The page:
Recently formed age-disparate partnerships are associated with elevated HIV incidence among young women in South Africa.
Cross-sectional and cohort studies draw different conclusions on whether age-disparate partnerships increase HIV-acquisition risk for young women. We investigated whether age-disparities were associated with HIV-infection risk early in relationships. This could result in the exclusion of women who seroconverted during high-risk age-disparate partnerships from cohort studies of HIV-incidence – which exclude HIV-positive women – and explain null findings in these studies.
Prospective cohort study
We used data on 15–24 year-old, HIV-negative women in heterosexual partnerships (N=830) in KwaZulu-Natal, South Africa. The association between age-disparate partnering (i.e., male partner ≥5 years older) and subsequent HIV-seroconversion was assessed using Cox hazard models. We examined heterogeneity in HIV-acquisition risk by duration of partnership (defined by quartiles) at cohort enrolment.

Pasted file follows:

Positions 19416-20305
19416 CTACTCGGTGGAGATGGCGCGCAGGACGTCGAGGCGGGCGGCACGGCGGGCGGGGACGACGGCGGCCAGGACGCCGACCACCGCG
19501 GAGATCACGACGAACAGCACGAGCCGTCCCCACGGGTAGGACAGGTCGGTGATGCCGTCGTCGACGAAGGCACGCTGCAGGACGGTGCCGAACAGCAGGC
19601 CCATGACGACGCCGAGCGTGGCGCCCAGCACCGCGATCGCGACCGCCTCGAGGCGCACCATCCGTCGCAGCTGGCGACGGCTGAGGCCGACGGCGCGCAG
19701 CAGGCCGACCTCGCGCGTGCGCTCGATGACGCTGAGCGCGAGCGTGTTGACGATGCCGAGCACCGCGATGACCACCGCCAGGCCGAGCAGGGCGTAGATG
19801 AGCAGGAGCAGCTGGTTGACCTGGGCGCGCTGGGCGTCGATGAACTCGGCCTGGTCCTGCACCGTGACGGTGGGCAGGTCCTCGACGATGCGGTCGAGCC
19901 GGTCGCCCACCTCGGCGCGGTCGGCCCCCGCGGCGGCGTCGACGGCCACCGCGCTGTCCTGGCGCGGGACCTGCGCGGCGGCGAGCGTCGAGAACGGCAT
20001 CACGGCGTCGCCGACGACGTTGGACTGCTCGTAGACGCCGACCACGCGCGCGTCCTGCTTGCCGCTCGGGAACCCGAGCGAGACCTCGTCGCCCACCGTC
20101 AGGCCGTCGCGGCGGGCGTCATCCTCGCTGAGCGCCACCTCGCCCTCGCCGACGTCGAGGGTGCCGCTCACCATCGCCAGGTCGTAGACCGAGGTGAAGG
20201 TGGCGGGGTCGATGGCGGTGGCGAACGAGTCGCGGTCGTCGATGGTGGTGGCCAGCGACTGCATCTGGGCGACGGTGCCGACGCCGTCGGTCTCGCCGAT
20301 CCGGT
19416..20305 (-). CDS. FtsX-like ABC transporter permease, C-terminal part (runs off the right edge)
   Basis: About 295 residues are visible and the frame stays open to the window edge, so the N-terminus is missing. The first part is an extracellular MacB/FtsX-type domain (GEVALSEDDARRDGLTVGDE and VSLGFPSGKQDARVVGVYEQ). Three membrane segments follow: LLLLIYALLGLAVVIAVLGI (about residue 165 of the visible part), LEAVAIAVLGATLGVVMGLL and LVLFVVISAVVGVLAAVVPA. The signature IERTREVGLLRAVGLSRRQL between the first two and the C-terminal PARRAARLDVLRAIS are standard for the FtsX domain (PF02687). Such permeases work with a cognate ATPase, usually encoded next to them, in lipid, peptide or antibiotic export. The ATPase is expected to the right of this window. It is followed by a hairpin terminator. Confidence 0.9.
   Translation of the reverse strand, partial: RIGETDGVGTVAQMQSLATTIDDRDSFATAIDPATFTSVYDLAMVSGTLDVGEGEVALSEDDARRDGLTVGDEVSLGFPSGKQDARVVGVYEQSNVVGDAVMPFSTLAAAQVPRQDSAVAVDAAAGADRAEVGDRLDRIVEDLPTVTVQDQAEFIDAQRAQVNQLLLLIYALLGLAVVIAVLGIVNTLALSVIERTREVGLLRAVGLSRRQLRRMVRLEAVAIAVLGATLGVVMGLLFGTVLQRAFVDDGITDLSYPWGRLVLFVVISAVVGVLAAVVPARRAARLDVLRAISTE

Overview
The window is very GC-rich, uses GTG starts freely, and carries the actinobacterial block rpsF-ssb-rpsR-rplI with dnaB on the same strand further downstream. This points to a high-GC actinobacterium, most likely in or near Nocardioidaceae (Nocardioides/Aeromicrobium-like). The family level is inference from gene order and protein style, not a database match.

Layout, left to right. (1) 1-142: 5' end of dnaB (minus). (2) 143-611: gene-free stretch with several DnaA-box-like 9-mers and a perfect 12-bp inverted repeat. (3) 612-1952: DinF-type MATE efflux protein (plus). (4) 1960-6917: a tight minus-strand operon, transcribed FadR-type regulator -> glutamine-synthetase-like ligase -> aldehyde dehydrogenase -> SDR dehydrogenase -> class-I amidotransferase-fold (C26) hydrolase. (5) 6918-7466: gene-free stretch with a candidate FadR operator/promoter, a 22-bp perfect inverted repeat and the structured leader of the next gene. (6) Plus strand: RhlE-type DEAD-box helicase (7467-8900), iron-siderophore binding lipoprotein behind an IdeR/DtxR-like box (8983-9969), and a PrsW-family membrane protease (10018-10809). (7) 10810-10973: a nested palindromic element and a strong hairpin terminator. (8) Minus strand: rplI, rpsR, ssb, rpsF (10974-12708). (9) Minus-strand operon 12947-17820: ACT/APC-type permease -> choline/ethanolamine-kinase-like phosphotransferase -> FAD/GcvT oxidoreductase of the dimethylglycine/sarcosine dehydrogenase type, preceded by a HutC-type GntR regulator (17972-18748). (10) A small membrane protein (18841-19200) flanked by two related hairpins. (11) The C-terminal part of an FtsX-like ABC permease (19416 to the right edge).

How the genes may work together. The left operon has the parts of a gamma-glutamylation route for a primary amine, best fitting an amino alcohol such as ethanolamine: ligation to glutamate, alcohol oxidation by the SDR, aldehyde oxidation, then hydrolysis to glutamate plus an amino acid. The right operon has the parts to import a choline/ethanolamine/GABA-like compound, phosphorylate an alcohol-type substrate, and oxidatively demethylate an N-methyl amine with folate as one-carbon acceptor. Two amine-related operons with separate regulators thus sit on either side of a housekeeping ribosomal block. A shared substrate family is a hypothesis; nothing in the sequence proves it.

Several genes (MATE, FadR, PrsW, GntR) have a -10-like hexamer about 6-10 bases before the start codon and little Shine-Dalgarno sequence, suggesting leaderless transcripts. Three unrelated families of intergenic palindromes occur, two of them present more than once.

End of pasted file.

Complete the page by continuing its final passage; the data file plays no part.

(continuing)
During 1139 person-years (mean: 1.4 years) of follow-up, 54 (6.5%) women seroconverted, a weighted HIV-incidence estimate of 4.41/100 person-years (95% CI 3.30–6.06). HIV-acquisition risk did not differ significantly between women in age-disparate vs. age-similar partnerships (aHR 1.10, 95% CI 0.55–2.21). However, for women in the shortest partnership quartile (<1.09 years) at baseline, risk of HIV-seroconversion was higher for women in age-disparate partnerships (aHR 3.13, 95% CI 1.02–9.65, p=0.047). HIV-acquisition was not statistically different by partnership type among women in longer partnerships.
The association between age-disparate partnerships and HIV-acquisition risk is evident early in young women’s relationships. Results provide a potential explanation for null findings in cohort studies, whose research designs may exclude women in such partnerships, and affirms the elevated risk of HIV acquisition for young women in age-disparate relationships.
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